How to install Backyard Drainage / French Drain
With all the recent rain, we discovered that there are some drainage issues on our property, so we’ve decided to do something about it.
This website has lots of good info about designing a drainage system and we’re following most of the advice they offer.
We’re using rigid PVC pipe instead of corrugated so that it can be roto-rooter’ed down the road if necessary.
The digging is definitely the most difficult or expensive if you’re paying someone to do it as we have.
Home depot carries all of the pipes, catch basins, and fittings needed to complete the system – we’ll end up spending around $1,000 for the whole system which includes:
– 3 yards of drainage gravel
– 200′ of 4″ PVC pipe (perforated and solid)
– 15 pipe fittings
– 8 catch basins
– landscape fabric
– pipe sleeve fabric
– digging labor cost
Our system will utilize a French Drain to move water out of the soggy areas and downspout connections to keep it away from our foundation.
We have rain chains that feed into catch basins as well.
I’ll post pictures when I get a chance.
We’d love to hear from anybody who has drainage experience or pictures to share.
Why is drainage important?
Eichlers are built upon a cement slab.
1. Poor drainage can often leave water in contact with your slab for prolonged periods of time.
2. Cement is porous and acts like a candle wick when exposed to water, drawing moisture up into it, and ultimately into contact with the wooden structure. When wood is exposed to water over a prolonged period of time, dry rot is inevitable. Dry rot makes wood very weak like paper that can be crushed w/ your fingers.
3. A slab that absorbs water and then drys out, can also be prone to cracking which can cause your radiant heat pipes to leak.
4. Water can cause the foundation of your home to sink – which can lead to all sorts of structural problems.
The goal is to keep your foundation and slab nice and dry, and therefore, your home structurally sound.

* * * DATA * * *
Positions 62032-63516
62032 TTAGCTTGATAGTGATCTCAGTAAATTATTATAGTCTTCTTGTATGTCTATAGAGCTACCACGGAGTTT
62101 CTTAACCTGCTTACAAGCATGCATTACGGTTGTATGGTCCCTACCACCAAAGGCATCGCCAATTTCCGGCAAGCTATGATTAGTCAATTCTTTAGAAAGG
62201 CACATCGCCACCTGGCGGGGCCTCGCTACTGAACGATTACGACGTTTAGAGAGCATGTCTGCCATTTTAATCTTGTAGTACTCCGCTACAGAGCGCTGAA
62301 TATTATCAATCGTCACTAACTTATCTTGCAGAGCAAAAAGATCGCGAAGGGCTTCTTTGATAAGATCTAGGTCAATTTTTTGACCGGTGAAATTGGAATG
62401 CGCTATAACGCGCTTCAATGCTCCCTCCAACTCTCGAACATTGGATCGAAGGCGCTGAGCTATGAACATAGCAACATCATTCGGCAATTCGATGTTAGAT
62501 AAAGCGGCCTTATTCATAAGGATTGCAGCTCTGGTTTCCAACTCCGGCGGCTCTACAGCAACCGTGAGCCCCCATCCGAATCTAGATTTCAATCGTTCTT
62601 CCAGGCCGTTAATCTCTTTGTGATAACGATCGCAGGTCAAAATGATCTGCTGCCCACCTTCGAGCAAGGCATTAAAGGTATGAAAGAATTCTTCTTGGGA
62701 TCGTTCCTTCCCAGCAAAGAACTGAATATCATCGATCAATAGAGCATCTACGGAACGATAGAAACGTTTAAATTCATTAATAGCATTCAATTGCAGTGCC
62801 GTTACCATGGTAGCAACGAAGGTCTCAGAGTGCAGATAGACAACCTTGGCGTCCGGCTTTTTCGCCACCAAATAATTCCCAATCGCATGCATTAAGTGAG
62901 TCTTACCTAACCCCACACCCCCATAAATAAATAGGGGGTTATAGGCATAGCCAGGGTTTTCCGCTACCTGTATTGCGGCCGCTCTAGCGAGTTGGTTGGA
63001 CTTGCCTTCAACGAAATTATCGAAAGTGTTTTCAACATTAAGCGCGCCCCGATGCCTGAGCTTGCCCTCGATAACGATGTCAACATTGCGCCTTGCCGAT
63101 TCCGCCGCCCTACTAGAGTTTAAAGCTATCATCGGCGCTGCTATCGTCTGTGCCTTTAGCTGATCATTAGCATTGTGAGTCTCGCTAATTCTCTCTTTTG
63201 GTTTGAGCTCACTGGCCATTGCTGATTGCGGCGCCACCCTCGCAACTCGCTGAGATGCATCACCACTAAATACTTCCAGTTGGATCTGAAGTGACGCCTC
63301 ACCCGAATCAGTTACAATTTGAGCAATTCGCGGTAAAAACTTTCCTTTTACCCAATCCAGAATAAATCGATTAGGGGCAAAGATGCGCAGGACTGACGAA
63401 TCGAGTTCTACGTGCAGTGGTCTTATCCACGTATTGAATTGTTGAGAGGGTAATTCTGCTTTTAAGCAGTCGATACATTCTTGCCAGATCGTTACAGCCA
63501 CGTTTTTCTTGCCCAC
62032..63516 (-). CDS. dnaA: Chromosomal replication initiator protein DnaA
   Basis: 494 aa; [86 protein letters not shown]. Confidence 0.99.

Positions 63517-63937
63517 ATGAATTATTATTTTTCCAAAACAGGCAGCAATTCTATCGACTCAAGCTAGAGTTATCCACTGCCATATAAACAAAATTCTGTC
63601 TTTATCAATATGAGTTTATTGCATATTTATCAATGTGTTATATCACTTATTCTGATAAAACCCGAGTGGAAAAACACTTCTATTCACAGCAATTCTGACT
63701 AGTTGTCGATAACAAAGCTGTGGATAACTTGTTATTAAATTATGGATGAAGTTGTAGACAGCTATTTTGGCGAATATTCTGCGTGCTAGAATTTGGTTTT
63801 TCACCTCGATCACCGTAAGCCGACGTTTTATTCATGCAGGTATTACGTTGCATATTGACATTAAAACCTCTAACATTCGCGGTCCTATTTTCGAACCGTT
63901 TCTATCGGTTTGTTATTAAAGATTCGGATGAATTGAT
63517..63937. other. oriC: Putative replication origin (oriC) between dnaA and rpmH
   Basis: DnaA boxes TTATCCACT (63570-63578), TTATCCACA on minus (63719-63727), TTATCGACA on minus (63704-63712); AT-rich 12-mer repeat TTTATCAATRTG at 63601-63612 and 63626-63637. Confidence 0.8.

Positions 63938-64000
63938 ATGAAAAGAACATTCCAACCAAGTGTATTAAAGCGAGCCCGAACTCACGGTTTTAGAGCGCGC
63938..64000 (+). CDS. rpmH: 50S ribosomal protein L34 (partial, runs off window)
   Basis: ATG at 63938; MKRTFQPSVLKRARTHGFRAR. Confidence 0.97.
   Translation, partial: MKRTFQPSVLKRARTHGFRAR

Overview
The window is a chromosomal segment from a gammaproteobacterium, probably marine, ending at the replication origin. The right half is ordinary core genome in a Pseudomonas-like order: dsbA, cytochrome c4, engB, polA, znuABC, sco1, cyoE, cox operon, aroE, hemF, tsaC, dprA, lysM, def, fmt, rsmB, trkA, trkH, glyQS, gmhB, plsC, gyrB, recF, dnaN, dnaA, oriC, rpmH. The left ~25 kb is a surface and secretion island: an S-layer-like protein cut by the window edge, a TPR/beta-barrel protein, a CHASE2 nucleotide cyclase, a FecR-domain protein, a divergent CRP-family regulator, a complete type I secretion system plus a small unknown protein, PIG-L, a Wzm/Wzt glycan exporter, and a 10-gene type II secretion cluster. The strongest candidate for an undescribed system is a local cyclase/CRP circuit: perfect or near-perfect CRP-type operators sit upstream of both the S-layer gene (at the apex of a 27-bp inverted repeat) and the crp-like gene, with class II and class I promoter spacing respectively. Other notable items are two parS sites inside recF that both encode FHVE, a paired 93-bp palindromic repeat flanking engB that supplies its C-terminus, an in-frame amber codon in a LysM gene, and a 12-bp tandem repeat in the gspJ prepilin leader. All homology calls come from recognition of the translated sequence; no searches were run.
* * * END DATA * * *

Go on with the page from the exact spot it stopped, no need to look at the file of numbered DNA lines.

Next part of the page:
Please chime in if you have corrections or more to add.
Update: All the rain we’ve had recently has been a great test of our new drainage system. It has made a huge difference in keeping the water from ponding in our yard and around our foundation.
Attached are the pictures I took during it’s installation.
I set up a french drain – (I think our approach is actually called a curtain drain) – across the slope in our back yard.
We are at the bottom of the hill in our area, so we pick up excess groundwater from our neighbors’ properties and our yard get’s pretty saturated after heavy rains. The french drain gives the water in our yard an escape route.
I also installed a catch basin at a low point where water used to pond.
Here you see the ditch lined w/ landscape fabric, filled w/ gravel, then the perforated pipe is sleeved with a mesh sock and then covered with gravel, holes down. Fabric goes over the gravel, and then dirt (sand is better) on top of that.
I can tell that the french drain is working because water keeps draining out of the yard long after the rain has stopped.
Also attched are some pictures of my temporary rain chains feeding into 9″ catch basins that tie into the un-perforated section of drainage pipe. The chains will be replaced w/ copper ones eventually.
Also pictured is one of the roof downspout connections. I plan to add a leaf-separator system at some point to prevent roof debris from clogging the drain pipes.
I added vertical access points near where my underground drain pipe makes a 90 degree turn so that I can roto-rooter more easily if clogging ever occurs. The turn was necessary for sufficient down-hill grade. I did the same thing at the end of the system just before the exit point since my exit is buried in gravel.
A couple useful things I learned during this project:
1. Start at the exit/lowest point and work up-hill to ensure that you don’t end up digging deeper than what your lowest point can support.
2. Digging dry dirt is much easier than mud.